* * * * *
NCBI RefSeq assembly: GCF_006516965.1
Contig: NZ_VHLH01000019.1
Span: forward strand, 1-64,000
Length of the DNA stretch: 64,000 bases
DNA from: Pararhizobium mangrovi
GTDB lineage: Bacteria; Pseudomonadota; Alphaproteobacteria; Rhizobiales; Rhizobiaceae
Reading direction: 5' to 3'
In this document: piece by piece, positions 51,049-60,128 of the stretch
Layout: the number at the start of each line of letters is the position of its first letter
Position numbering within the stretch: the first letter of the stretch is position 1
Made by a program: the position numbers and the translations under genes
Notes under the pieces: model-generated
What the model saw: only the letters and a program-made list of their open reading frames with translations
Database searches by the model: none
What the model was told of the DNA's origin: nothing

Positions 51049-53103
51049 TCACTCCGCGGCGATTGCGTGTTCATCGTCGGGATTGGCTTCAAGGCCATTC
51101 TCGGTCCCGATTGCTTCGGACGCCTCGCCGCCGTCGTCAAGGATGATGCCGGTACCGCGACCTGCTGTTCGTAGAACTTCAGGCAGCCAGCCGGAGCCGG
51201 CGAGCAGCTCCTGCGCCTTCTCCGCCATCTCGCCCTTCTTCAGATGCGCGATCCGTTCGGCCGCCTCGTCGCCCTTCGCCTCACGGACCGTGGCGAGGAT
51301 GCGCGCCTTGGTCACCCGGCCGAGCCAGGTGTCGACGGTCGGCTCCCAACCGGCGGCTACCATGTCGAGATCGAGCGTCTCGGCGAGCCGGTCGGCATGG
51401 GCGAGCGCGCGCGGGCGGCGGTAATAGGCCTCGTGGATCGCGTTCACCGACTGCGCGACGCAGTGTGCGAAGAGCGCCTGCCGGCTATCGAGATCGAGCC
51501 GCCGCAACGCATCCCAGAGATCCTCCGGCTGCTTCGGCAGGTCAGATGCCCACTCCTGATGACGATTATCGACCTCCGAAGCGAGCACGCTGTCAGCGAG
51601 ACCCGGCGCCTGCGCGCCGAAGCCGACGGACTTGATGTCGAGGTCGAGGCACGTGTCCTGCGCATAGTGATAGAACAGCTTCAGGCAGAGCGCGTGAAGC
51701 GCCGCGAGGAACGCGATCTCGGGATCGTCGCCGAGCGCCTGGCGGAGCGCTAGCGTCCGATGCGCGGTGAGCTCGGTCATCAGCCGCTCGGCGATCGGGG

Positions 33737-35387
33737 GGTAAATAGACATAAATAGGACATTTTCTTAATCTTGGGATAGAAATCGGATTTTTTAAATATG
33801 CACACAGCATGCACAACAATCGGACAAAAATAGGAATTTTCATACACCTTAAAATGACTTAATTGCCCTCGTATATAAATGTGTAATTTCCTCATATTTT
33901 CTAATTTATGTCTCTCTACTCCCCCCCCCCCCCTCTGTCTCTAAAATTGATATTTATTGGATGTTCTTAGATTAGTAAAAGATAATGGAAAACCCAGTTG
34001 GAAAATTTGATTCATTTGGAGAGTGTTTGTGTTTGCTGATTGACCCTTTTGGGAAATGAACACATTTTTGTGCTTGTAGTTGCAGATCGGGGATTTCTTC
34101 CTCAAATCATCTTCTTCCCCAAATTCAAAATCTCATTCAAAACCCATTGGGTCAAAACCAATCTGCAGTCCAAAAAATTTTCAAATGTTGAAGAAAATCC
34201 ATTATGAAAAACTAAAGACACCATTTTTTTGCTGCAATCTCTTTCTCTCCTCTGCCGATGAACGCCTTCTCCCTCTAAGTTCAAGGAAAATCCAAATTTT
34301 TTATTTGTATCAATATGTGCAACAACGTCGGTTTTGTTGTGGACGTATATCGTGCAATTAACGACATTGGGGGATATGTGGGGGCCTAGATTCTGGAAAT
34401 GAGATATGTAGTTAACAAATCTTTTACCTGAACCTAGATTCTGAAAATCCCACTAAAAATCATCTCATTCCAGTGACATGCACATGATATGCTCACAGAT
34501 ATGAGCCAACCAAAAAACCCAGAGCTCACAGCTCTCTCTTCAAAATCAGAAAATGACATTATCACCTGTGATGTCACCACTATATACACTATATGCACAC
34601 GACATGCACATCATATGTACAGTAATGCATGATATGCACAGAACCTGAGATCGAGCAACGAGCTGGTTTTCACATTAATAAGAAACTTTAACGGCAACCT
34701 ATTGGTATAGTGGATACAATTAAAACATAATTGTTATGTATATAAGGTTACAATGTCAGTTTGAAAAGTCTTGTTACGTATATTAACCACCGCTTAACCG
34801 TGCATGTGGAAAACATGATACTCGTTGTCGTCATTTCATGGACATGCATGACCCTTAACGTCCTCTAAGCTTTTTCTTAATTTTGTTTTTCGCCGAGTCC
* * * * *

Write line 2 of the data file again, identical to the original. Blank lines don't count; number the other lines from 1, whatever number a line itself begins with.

Contig: NZ_VHLH01000019.1